Adler, C. S.
|Genre||Novel for Young Adults (140 pp.)|
|Keywords||Adolescence, Caregivers, Depression, Family Relationships, Father-Daughter Relationship, Illness and the Family, Loneliness, Love, Mental Illness, Mother-Daughter Relationship, Parenthood, Suicide|
Fourteen-year-old Kelly is torn between being "best friend" to her mother, who, though she is sprightly and lovely, seems to have withdrawn from adult relationships, and pursuing her own friendships and life at school. Her father, a pilot, is gone from home a lot of the time, so she and her mother live a fairly isolated life.
It is not until her mother is suddenly whisked off to the hospital at the end of one of the father's visits that Kelly learns there is something seriously wrong with her. No one, however, will tell her precisely what happened or what's wrong. She is sent to her grandmother's in Florida to wait out her mother's hospitalization, and for a time isn't even allowed to communicate with her mother by phone.
Eventually she learns that her mother is clinically depressed and has been suicidal. In the meantime she learns a great deal about coping with loneliness, uncertainty, and new adult relationships, with a strait-laced grandmother and a senile grandfather as well as a disabled young man, a neighbor in Florida, who takes her seriously and helps her find a new self-assurance in spite of--or perhaps in part because of--her difficult circumstances. Faced with a choice of boarding school or returning to a mother still in gradual recovery, Kelly firmly opts to live with her mother and learn about both the responsibilities and the limits of caring for a parent who needs love but not co-dependency.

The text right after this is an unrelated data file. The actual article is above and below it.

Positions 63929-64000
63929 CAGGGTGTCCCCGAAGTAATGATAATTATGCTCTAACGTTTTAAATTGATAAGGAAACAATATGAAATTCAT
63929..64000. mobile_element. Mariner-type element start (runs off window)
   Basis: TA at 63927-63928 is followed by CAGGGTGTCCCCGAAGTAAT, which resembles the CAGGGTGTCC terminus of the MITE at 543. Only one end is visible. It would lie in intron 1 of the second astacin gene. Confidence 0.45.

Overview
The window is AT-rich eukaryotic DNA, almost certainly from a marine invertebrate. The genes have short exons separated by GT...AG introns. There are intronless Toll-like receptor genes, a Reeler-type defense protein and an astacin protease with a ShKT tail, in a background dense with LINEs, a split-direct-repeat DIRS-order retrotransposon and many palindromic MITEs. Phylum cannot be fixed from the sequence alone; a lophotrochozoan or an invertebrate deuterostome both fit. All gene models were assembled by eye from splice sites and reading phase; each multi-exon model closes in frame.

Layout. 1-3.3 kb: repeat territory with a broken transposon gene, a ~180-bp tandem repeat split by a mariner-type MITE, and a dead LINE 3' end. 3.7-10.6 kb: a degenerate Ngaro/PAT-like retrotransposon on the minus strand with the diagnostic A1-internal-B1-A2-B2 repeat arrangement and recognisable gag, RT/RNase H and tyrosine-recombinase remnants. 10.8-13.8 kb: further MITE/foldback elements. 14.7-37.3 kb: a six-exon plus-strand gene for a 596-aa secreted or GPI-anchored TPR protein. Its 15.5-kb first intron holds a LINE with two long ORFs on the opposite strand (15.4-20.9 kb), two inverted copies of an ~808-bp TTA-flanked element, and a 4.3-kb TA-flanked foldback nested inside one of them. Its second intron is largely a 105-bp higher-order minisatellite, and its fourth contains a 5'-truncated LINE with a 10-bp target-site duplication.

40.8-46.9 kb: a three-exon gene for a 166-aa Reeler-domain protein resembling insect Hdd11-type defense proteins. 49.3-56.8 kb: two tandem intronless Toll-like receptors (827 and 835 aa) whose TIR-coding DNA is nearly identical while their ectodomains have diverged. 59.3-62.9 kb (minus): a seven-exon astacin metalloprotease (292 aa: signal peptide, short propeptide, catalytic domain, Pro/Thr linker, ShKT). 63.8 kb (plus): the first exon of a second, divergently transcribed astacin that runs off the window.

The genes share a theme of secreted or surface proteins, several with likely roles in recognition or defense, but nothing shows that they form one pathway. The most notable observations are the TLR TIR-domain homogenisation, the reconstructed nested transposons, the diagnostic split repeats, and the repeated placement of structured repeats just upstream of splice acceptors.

|Commentary||This is a sensitively written narrative that gets at the complex mix of emotions a child might experience in response to a parent's illness, especially when she is left out of the conversation by adult caregivers. It is realistic about the limitations of particular coping strategies, the sadness of separation, and also the resiliency of young people who, despite family problems, have their own growing-up agendas and need help with guilt and confusion so they won't feel they have to become their sick parents' keepers. Very helpful for young people dealing with illness in the family.|
|Place Published||New York|
|Miscellaneous||This book received a citation as Best Young Adult Book of the Year from the American Library Association (1983).|
|Annotated by||McEntyre, Marilyn Chandler|
|Date of Entry||02/23/01|